Someone called Lifafa was playing tonight at Cocaine, a new club in the Capital… the event had provided us with the perfect arsenal to crack endless jokes. The field was quickly to the punchline, “The question is – Cocaine ke andar Lifafa hai ya phir Lifafa ke andar Cocaine?” (Is the Lifafa (plastic bag) in the Cocaine or is the Cocaine in the Lifafa). Of course some of were even moving onto the prospect of opening another club Blow to complete the paradigm.
Introductions are in order. Lifafa is the electronic solo project of Delhi alt rockers Peter Cat Recording Co frontman Suryaknt Sawhney and this was his debut gig and album launch of “Lifafa I.” His act was opened by Bengaluru electronic act Sulk Station.
Sawhney looked like his familiar self. Unkempt and not giving a fuck. Maybe not giving a fuck about what anyone else thinks. Giving a fuck about what matters is an admirable quality, not found in abundance, but appreciated in abundance owing to its rarity. Sawhney has that enviable trait of knowing what to give a fuck about. The music he makes. Which is exactly why others give a fuck about him too.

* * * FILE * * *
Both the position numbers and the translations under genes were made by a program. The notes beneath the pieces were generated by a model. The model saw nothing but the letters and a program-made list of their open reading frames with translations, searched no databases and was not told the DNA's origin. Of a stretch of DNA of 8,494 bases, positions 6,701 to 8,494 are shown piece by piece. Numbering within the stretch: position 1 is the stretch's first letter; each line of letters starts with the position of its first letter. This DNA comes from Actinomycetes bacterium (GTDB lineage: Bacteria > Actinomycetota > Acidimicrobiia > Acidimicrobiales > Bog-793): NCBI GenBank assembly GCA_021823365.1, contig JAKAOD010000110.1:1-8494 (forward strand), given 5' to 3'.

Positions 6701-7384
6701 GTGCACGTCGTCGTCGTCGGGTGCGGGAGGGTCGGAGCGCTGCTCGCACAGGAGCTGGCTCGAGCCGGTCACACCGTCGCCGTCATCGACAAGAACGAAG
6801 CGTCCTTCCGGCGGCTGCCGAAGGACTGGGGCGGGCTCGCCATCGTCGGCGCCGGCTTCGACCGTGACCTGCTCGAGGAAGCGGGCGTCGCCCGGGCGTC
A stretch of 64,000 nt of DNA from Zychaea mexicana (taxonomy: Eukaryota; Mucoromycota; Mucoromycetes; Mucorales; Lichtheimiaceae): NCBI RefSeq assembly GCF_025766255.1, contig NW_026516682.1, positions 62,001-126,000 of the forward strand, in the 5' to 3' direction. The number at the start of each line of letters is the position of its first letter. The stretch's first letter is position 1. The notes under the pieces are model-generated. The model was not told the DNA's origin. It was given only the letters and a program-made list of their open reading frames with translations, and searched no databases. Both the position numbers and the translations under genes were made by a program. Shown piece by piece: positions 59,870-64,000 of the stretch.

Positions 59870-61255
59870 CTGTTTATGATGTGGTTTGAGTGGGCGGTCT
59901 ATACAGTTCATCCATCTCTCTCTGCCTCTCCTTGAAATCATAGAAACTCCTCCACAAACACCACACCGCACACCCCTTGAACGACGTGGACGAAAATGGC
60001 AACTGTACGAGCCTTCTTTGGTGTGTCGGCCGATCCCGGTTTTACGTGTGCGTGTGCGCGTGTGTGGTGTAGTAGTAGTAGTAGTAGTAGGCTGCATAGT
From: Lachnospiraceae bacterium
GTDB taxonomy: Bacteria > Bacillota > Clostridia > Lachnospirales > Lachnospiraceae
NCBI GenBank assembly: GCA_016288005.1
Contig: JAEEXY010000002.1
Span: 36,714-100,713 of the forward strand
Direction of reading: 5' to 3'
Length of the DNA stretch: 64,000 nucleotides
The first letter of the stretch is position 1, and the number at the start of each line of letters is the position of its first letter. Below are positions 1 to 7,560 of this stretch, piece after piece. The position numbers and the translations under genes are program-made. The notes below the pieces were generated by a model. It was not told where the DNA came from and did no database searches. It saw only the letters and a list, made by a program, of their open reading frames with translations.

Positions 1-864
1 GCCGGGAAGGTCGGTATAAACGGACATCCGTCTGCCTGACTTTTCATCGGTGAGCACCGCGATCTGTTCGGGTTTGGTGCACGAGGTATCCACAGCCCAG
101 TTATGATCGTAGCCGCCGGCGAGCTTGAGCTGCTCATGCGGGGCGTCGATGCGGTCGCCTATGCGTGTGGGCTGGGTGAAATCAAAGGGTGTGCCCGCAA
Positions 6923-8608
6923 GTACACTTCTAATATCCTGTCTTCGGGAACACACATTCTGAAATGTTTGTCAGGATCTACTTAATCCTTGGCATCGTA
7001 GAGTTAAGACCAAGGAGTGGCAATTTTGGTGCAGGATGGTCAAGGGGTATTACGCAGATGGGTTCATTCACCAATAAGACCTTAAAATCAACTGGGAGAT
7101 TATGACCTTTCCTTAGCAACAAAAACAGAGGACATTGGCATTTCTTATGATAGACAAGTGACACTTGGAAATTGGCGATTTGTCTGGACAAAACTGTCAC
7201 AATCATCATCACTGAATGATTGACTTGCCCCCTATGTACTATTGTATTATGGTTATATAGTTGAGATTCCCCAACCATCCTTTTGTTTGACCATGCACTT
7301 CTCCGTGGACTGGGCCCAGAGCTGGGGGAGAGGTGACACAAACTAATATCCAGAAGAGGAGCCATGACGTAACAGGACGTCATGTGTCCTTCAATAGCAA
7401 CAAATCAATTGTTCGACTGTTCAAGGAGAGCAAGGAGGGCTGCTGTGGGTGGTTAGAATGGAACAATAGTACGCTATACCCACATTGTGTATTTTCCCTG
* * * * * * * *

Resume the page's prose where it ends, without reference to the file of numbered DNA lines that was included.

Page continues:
Peter Cat Recording Co. has been around for a while during which they have gigged actively in dimly lit nightspots as well as blindingly bright festivals. A time long enough for them to have released a couple of albums and captured the imagination of an audience gifted with perception. Enough time for each one of them to gradually start side projects, because giving the garb of legit to anything has its own rite of passage. Not that the PCRC boys would have given a fuck. Sawhney had been dabbling in stuff beyond PCRC, having been heard (and seen ) collaborating with B.L.O.T. By now, he had given enough of a fuck to start his own. Lifafa. It is likely, and rumored, that the rest of the band might give a fuck enough to start their own too.
Just a night earlier, PCRC had released the video for Love Demons at Blue Frog. The online release of the video had prompted adulatory action from their small group of perceptive fans, with one particularly perceptive fan asking, “Do you adore Lynch?” It’s easy to make these references to anything that falls beyond the boundaries of perception but seemingly contains the strength of immense mind-bending creative value. What is difficult and more absurd to imagine in such creative endeavors is what Douglas Adams made the mice do to the humans. The latter analogy might fit better in the case of PCRC.
Following the music video release, PCRC had been working out the logistics of airing the video on TV stations, including the mandatory clearance from the Censor board. What they hadn’t expected was something that caught them completely off guard.
“We need to get some clearance for ethical treatment of animals during the video.”